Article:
|EonNAS 850X NAS Network Storage Server|
|Reviews - Featured Reviews: Network|
|Written by Bruce Normann|
|Thursday, 14 February 2013|
Page 15 of 15
EonNAS Pro 850X Conclusion
Although the rating and final score mentioned in this conclusion are made to be as objective as possible, please be advised that every author perceives these factors differently at various points in time. As Albert Einstein said, "Not everything that can be counted counts, and not everything that counts can be counted." While we each do our best to ensure that all aspects of the product are considered, there are often times unforeseen market conditions and manufacturer changes which occur after publication that could render our rating obsolete. Please do not base any purchase solely on our conclusions, as they represent our product rating for the sample received which may differ from retail versions.
The performance of the EonNAS Pro 850X has to be considered in context. All of the other NAS devices it is being compared with are using the EXT file system, which does not offer any protection from data rot. The ZFS file system used on the EonNAS Pro 850X is known to consume more overhead resources, especially DRAM. Unfortunately, there's no way to level the playing field for testing purposes, so we are left with an imperfect comparison. During timed transfers of 1GB and 10GB files the EonNAS Pro 850X recorded Read speeds above 99 MB/s and Write speeds of 116 MB/s. The Intel Core i3-2120 processor and the 8GB of SDRAM were far from being maxed out during these tests, leaving quite a bit of overhead left for deduplication or data encryption. The balancing act of capacity, speed and cost has to land somewhere, and Infortrend is making full use of the available hardware to support the power hungry ZFS file system. The dual GbE network interfaces are perfectly suitable for a small business, and the dual 10GbE interfaces offer increased performance for larger loads, either now or later.
The tower form factor of the eight bay EonNAS Pro 850X means lots of space on the front panel, and in normal use the front panel is the most visible part of the unit. The eight drive trays span almost the entire height, are hidden behind a hinged door, and they both have vents on the front for bringing fresh air into the drive bays. The status LEDs for each HDD are mounted on the right hand edge of each drive tray, and are visible through the ventilation holes on the front door. The On/OFF button is fairly large, with a status light, and the status LEDs just left of it are easy to see and well-marked. The two-line LCD display has a light blue backlight, which shuts off some time after the last message is displayed. It's one of the nicer styled NAS towers I've seen, with very clean lines executed in basic black. The side and top panels are powder coated steel, and have no distinctive markings, besides some small ventilation holes on the left side.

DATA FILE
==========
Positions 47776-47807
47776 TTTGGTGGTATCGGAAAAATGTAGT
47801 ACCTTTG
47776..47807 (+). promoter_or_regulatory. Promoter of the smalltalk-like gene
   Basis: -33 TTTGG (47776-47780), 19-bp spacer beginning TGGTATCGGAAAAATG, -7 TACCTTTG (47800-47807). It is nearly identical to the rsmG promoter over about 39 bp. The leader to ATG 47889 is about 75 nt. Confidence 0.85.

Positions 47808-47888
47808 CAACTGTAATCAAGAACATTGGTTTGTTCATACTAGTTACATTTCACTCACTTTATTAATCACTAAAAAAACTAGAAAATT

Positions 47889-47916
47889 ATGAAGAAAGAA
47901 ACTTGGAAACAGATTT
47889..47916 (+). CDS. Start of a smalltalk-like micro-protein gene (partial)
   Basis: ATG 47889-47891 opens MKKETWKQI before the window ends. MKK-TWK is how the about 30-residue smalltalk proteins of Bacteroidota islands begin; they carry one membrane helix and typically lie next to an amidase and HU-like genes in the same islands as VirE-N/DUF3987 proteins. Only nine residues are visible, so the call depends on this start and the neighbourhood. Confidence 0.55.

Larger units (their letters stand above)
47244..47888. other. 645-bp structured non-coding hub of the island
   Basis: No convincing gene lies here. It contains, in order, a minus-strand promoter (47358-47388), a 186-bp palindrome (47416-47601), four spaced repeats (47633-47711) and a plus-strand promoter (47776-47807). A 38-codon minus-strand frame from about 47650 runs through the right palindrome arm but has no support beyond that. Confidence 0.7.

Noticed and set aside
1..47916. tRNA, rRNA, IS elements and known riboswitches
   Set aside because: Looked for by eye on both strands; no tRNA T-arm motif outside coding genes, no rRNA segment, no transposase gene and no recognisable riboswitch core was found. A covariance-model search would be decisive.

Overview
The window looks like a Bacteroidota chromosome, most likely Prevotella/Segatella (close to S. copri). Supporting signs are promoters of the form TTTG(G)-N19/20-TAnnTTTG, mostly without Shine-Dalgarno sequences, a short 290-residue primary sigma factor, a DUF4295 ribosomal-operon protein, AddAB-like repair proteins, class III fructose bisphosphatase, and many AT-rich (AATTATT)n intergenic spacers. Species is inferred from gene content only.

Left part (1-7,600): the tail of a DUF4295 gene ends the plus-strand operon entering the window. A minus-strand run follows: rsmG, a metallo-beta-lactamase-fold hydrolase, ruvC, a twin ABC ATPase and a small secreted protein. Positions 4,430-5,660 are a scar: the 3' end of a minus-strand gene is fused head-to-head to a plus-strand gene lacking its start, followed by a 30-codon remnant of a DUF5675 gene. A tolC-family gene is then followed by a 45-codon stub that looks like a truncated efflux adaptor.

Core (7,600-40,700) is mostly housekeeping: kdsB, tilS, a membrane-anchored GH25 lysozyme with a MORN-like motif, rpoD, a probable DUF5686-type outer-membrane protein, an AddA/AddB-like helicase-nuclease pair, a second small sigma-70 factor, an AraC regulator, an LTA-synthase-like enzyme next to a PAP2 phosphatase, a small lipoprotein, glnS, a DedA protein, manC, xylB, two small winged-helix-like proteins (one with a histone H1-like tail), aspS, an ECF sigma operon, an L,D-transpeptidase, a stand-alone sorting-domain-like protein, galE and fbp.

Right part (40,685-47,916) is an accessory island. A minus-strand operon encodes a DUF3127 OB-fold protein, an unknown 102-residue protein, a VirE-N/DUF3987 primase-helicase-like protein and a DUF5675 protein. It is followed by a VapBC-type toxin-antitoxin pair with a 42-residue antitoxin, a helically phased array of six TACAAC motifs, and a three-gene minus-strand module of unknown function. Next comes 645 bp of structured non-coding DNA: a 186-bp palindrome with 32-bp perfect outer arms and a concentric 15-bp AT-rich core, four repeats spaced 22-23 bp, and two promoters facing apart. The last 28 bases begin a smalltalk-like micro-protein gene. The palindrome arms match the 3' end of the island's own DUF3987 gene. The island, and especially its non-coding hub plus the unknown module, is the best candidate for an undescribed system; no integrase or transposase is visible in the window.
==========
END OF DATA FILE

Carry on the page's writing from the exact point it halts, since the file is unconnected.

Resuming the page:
The construction quality of the EonNAS Pro 850X consistent with its all-business mission statement. The inner framework has more in common with smaller NAS models built on the tower format - punched and pressed sheet metal, but it's still a sturdy design. The unit came apart fairly easily when needed, by removing four screws and then the top cover. All the components were securely mounted, and good cable management was in evidence throughout. The assembly techniques all showed evidence of good industrial practice, and most parts were well finished, without any sharp edges. The sheet metal chassis had a lot of sharp edges unfortunately, but I managed to avoid any cuts on my fingers while I was working on it. The backplane was well mounted, with rigid supports where they were needed. I also saw effective RFI shielding in all the places it was needed and good airflow design. Infortrend provides a 3 Year warranty, which is quite reasonable.